It’s tough to truly give Carter’s rookie season a grade. Markkanen set the bar high for expectations from the No. 7 pick, and Carter gave us a handful of “wow” moments. There’s no reason to believe he won’t continue to progress and turn into the center of the future. He wasn’t going to post the raw numbers Markkanen did, and while the Bulls expect big things from him he was clearly low on the seniority totem pole behind LaVine, Markkanen and Dunn.

Now, like so many of the Bulls’ key figures in this rebuild, we’ll wait and see what happens. Even if Carter does return at the tail end of the season to give him some momentum, it won’t make up for the 12 weeks he’ll miss – both in game action and in practice. His rookie season ends as an unknown, much like it’s been in every facet of the Bulls’ season.

 

Wendell Carter Jr. could be out 8-to-12 weeks after surgery

Wendell Carter Jr. could be out 8-to-12 weeks after surgery

In the first part of the season, the Bulls were overwhelmed with injuries. It now appears the team has been dealt a massive injury blow.

Rookie center Wendell Carter Jr.'s left thumb injury is severe enough that surgery is recommended for Carter. If he has surgery, the Bulls said in a press release he is expected to miss 8-to-12 weeks.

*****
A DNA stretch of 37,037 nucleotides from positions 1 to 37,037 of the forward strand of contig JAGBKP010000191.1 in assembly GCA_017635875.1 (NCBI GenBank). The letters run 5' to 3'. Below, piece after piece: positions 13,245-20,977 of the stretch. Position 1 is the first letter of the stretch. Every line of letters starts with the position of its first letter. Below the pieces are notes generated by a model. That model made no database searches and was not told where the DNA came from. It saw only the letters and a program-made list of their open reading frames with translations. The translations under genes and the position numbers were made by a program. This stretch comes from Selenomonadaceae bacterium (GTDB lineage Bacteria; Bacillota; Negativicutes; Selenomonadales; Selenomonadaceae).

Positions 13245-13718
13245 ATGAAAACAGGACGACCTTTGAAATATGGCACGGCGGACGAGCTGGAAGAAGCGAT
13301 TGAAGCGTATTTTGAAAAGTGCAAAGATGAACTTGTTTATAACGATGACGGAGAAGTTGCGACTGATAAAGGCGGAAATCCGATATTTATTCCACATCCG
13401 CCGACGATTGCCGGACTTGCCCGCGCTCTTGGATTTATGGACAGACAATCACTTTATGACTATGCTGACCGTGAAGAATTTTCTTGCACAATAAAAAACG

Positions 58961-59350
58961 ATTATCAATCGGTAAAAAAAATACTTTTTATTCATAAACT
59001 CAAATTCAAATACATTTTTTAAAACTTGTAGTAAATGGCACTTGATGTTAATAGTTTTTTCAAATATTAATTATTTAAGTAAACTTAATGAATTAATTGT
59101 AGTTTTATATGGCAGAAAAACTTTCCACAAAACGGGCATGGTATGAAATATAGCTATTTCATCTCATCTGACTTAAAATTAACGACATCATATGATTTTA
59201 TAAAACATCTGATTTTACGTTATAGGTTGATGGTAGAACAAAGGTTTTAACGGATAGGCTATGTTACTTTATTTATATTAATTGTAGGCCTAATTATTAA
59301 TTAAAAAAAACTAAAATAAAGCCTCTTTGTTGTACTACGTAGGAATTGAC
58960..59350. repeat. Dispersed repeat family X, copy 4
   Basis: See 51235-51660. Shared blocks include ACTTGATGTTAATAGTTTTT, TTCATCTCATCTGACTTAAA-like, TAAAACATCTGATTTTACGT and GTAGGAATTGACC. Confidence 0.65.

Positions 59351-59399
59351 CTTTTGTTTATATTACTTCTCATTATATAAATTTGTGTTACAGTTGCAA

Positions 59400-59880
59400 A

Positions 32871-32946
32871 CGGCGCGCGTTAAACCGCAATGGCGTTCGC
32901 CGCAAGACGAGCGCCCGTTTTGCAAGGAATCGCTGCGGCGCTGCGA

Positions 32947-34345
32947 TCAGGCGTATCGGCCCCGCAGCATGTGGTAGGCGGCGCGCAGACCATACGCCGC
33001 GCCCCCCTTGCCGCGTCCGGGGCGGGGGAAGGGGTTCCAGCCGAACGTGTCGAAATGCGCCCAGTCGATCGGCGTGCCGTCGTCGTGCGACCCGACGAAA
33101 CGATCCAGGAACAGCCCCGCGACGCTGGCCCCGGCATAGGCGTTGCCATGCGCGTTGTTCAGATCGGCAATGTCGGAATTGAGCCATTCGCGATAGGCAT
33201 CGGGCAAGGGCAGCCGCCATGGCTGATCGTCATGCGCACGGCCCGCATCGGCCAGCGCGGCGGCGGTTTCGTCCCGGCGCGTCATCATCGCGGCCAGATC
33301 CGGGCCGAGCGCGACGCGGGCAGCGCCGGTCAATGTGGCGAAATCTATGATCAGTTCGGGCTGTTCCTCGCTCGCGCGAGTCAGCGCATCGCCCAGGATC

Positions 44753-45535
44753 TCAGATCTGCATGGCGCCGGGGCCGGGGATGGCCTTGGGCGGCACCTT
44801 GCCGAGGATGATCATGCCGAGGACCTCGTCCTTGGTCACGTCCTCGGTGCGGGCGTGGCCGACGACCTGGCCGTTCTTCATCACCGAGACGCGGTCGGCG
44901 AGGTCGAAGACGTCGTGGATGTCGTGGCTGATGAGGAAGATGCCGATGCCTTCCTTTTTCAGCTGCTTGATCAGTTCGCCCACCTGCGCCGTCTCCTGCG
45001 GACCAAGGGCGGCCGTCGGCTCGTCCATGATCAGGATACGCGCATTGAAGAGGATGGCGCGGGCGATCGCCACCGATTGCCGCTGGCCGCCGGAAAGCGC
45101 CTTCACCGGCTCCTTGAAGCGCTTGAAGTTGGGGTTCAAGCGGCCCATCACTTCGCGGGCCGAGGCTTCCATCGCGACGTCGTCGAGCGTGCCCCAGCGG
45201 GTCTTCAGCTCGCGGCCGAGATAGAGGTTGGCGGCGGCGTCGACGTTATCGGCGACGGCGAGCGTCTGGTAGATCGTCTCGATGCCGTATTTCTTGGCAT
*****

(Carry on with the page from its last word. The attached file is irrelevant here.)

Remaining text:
Carter suffered the injury Tuesday at the Lakers. An MRI on Wednesday showed a sprain and further tests from team specialists resulted in the recommendation.

If Carter is out for 12 weeks, he could miss the rest of the season. The 19-year-old has been a bright spot for the Bulls this season, averaging 10.3 points and 7 rebounds per game while shooting 48.5 percent from the field.

Carter losing development time in a season where the Bulls are primarily focusing on trying to develop their young core is a blow to a rebuilding effort. The Chicago Tribune's K.C. Johnson said Carter could still opt out of surgery and try to play through the injury.

Johnson followed up with a source saying surgery is "almost certainly" the plan.